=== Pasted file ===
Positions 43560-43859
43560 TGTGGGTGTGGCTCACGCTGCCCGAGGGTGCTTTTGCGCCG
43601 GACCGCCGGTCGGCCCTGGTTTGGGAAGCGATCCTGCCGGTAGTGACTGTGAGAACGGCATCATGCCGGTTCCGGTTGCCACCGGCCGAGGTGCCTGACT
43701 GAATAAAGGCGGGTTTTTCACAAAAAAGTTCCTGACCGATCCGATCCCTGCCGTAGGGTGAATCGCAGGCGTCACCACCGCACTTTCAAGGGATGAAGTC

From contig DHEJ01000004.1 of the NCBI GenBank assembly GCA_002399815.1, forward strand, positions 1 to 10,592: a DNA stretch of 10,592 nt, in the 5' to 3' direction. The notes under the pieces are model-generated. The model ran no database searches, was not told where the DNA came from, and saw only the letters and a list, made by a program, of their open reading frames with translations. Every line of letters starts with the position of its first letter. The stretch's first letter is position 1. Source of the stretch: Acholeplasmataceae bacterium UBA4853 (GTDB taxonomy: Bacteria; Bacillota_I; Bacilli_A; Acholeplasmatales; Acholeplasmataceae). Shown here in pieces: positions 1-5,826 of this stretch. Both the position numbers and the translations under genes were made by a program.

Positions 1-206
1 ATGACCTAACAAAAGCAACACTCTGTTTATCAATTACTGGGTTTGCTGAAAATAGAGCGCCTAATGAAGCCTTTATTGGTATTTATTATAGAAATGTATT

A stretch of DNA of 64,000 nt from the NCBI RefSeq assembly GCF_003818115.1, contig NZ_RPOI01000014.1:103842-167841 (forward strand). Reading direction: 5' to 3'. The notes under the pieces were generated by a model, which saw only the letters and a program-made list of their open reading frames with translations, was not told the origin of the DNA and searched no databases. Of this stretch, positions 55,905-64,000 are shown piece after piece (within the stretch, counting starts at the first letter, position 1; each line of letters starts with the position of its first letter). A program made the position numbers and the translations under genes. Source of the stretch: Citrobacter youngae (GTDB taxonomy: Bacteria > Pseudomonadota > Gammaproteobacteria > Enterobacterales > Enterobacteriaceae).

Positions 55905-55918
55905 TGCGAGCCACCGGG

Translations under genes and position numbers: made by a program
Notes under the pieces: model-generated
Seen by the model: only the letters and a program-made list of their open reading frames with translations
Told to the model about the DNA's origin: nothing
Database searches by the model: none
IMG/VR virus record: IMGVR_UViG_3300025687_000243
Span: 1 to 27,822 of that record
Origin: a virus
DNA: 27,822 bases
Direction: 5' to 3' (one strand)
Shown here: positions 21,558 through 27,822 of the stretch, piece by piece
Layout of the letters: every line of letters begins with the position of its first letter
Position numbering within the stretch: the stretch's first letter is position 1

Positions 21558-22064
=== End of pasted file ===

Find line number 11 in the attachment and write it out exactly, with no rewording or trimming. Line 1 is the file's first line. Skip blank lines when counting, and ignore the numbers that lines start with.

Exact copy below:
Translations under genes and position numbers: made by a program